am really really grateful to all of you.
will se what happens over the weekend and let you know, but reckon I do need legal advise
many thanks ladies xxx

ScaryFucker Fri 18-Oct-13 21:58:46

Good luck x

perfectstorm Fri 18-Oct-13 22:14:14

mumsforjustice has a bit of a reputation on these boards, shall we say. Hence the irritation. It's not about this thread as such.

The problem with seeking legal advice is that you don't know how good it will be. If you do want to, I strongly suggest that you contact Women's Aid and ask them for someone local to you who is experienced in dealing with abusive exes, because what you describe having experienced in your marriage is financial abuse, and not all solicitors are that good, never mind experienced in more subtly abusive relationships. And I'd wait and see what he says before approaching a solicitor, because he may be advised that it just is not worth taking it to court. If he's that mean, he will be looking at spending thousands of pounds on it, and he can't win on the CSA aspect, plus is unlikely to keep the exact status quo with regard to weekends. Is he genuinely likely to want to spend that much money, when you're not actually seeking to deny him contact, just a more reasonable share of time?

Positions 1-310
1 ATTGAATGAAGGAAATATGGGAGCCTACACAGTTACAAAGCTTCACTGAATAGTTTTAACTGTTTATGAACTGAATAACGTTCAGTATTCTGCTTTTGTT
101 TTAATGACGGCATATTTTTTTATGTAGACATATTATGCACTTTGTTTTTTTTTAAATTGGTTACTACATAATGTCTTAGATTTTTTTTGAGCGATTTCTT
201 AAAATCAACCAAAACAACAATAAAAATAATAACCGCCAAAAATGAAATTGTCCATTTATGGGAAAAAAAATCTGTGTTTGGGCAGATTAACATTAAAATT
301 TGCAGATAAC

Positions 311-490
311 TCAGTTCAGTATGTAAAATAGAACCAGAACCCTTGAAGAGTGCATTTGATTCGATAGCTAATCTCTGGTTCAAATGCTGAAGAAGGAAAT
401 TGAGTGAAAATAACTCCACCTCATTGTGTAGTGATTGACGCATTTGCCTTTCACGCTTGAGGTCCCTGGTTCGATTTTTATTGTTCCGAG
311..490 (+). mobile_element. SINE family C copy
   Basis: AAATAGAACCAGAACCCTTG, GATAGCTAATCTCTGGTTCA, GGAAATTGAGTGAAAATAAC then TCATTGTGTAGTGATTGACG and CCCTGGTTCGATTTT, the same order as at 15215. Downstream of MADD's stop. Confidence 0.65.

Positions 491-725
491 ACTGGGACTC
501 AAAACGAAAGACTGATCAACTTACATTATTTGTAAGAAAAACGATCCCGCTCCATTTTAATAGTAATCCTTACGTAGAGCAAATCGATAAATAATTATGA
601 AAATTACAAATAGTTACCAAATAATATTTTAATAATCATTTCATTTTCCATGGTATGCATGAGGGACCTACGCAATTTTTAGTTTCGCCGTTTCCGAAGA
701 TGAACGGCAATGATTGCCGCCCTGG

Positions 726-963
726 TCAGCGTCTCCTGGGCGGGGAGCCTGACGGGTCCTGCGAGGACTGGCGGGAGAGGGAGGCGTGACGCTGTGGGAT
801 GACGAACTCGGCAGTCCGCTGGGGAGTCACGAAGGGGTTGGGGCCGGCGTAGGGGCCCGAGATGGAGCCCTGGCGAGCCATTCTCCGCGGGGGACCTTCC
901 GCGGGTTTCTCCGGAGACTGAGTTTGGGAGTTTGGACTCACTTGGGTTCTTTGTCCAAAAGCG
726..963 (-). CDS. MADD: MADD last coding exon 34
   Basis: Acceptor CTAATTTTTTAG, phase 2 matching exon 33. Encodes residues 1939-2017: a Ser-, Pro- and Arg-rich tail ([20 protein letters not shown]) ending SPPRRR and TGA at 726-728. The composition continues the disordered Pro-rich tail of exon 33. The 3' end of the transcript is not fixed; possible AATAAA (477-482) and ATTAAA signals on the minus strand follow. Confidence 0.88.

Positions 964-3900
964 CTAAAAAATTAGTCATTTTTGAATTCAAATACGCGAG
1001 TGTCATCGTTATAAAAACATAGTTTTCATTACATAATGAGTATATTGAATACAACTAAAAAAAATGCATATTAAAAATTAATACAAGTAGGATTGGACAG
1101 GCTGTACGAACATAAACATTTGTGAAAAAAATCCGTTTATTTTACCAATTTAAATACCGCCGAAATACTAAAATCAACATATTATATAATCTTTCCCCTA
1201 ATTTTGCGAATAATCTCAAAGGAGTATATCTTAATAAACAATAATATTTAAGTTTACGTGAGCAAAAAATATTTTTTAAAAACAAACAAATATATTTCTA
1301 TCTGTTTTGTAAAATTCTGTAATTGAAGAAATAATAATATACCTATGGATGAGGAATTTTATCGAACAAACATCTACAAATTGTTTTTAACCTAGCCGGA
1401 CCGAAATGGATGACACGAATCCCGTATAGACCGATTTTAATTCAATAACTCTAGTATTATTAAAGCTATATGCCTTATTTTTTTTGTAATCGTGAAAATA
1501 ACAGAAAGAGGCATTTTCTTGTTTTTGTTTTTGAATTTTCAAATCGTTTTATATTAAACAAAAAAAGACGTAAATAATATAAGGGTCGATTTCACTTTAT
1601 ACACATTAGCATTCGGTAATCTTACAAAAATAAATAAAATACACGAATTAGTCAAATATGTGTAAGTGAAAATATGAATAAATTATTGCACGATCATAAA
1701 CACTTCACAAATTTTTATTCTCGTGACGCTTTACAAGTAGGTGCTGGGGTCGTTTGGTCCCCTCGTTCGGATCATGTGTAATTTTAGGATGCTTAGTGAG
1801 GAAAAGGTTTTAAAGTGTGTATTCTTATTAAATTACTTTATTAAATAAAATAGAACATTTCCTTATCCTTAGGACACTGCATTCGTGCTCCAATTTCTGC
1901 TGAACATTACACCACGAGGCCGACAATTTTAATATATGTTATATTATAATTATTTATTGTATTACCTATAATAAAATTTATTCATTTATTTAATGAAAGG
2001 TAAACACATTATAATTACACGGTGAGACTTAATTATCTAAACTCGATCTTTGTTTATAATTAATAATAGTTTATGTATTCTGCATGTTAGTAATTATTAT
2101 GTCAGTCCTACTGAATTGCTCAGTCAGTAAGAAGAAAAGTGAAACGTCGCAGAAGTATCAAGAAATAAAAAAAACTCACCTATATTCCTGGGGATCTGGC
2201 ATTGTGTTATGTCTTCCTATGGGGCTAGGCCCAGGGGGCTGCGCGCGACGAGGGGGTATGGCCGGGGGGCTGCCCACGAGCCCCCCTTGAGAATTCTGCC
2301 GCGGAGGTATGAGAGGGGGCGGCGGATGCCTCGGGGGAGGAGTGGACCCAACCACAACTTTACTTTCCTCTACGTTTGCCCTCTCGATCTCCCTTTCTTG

You aren't trying to thwart contact. You just want a more healthy arrangement. Don't lose sight of that.

perfectstorm Fri 18-Oct-13 22:24:13

Women's Aid.

Call them and have a chat? They can advise you in a trained way, and without expense.

Wheatus Sat 19-Oct-13 23:10:03

I felt a bit bullied on this thread.

Unless you agree, your views are pointless.

bubblybottom Sun 20-Oct-13 02:10:29

Am sorry about that. I just wanted help. I got that. I think on here that there are so many people, often women who have been shit on badly.
I feel that I got the help I needed although am still a bit wobbly just hope that most people feel ok. Mumsnet is a very powerful source.

ScaryFucker Sun 20-Oct-13 08:05:47